Ruling on ombudsman Loughinisland report ‘consistent’ with Hamilton concerns

PSNI Chief Constable George Hamilton had backed the ombudsman's report when it was released
PSNI Chief Constable George Hamilton had backed the ombudsman's report when it was released

Chief Constable George Hamilton has said the Police Ombudsman’s Office should be held to the same “investigative and evidential standards” as the PSNI.

It comes after the High Court ruled that Dr Michael Maguire had overstepped his legal powers by declaring that officers colluded with loyalist killers in the Loughinisland massacre.

When the ombudsman’s report was first published in June last year, it was fully backed by Mr Hamilton, who at the time described collusion in the 1994 killings as “totally unacceptable” and said those responsible should be held accountable.

But the PSNI said the High Court ruling was “consistent” with the reservations Mr Hamilton had expressed previously.

In an interview with BBC’s Spotlight programme last June, Mr Hamilton said he was surprised that the police ombudsman did not recommend criminal charges for officers he said were guilty of collusion.

He told the programme: “There does seem to be some sort of distance between the strength of the language in the report, in the fact that we’re not having police officers even reported to the PPS.

“If I got to a point where I was convinced in a very clear way that collusion was a key element of the Loughinisland murders then I’d be looking to take that conclusion into evidence through arrests, interviews, charges.”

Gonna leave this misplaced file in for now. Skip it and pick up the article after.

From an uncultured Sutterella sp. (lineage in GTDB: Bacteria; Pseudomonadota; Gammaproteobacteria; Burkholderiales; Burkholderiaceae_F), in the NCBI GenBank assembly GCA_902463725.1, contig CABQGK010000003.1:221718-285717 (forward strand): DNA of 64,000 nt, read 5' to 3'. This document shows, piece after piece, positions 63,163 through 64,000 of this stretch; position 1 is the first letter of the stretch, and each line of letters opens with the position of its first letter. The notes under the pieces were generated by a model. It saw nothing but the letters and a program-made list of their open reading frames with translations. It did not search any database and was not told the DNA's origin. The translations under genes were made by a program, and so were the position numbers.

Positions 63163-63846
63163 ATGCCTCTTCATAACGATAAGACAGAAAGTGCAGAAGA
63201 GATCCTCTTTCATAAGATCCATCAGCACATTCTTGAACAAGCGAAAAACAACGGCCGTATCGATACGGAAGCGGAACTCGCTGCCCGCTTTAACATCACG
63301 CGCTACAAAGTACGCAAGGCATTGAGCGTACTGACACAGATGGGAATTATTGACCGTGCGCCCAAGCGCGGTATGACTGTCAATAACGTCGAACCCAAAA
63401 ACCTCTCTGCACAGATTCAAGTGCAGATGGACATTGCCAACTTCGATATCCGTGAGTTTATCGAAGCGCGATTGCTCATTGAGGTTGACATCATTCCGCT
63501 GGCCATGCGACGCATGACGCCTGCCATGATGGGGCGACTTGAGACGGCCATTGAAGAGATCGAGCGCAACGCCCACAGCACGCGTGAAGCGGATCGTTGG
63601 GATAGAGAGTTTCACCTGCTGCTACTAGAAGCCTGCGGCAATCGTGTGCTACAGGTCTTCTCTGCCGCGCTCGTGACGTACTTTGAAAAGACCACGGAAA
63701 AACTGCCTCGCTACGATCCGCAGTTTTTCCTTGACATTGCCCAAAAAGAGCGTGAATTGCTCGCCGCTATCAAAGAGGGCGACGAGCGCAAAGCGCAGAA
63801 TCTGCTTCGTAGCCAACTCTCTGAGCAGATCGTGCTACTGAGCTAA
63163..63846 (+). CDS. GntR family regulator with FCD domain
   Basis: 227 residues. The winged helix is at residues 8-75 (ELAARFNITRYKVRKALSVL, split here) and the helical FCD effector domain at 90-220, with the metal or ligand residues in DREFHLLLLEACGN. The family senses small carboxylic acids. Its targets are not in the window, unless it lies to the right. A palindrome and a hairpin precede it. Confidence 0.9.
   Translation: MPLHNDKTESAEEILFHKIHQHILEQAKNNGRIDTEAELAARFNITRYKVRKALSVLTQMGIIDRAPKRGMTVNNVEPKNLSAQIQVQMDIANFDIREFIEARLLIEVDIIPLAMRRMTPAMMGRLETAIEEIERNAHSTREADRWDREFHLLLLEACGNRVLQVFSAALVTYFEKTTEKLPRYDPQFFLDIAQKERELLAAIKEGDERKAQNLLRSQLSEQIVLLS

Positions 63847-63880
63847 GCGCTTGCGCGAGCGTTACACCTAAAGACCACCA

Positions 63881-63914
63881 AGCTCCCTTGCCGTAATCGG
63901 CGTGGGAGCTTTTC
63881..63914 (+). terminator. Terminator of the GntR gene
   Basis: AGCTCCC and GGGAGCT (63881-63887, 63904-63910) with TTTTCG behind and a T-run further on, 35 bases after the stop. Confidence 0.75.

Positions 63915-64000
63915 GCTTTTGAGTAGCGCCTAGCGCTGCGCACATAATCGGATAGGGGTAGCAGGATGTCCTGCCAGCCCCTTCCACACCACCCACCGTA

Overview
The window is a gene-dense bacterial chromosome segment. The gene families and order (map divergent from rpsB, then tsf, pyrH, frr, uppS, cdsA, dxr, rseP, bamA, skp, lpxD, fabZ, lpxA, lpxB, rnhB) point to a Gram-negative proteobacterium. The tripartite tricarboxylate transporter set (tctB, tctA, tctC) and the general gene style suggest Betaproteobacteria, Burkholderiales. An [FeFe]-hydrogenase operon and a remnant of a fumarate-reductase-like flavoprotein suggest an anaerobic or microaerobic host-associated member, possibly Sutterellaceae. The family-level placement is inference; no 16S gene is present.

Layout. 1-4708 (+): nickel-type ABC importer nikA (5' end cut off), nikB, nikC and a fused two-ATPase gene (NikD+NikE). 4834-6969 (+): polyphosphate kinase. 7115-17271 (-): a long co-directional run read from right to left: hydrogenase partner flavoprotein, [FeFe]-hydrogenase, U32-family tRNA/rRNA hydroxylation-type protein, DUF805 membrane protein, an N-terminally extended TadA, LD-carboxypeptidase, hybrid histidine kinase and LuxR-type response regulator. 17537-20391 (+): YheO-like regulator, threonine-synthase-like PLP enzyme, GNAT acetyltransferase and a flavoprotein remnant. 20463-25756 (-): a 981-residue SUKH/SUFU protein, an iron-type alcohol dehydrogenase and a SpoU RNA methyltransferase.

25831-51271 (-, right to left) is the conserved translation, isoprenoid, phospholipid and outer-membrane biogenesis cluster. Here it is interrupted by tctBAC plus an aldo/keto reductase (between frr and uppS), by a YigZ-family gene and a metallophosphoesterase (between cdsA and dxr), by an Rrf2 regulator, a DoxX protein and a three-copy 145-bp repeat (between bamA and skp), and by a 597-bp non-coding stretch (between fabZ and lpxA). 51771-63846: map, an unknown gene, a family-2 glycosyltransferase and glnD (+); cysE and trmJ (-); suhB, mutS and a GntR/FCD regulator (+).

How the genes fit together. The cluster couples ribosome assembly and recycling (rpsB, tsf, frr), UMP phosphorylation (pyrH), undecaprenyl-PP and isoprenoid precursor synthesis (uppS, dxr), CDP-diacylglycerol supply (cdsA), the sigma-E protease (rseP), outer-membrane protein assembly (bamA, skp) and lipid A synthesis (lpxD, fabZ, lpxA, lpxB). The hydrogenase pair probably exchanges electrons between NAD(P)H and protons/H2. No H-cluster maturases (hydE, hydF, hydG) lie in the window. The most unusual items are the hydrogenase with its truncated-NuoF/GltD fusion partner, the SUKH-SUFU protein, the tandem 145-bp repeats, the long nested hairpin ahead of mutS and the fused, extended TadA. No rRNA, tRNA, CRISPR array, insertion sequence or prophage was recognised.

A statement issued on Thursday by police said: “The chief constable accepted the (ombudsman’s) report on Loughinisland in full when it was published.

“However, he did publicly express reservations that, given the strength of the findings and conclusions in his report, the ombudsman did not follow through with arrests, interviews and charges of the police officers involved.”

Following the finding by Mr Justice McCloskey, Mr Hamilton said he “fully endorses the important role of the Office of the Police Ombudsman NI in supporting the delivery of effective policing and community confidence”.

However, he added: “I also believe that the same investigative and evidential standards that the criminal justice system rightly expects of the PSNI should also be expected of the ombudsman.”

Expressing his sympathies to the families of the Loughinisland victims, Mr Hamilton said: “In the days before Christmas, my thoughts are first and foremost with the many families who continue to suffer the pain of loss as a result of our troubled past.”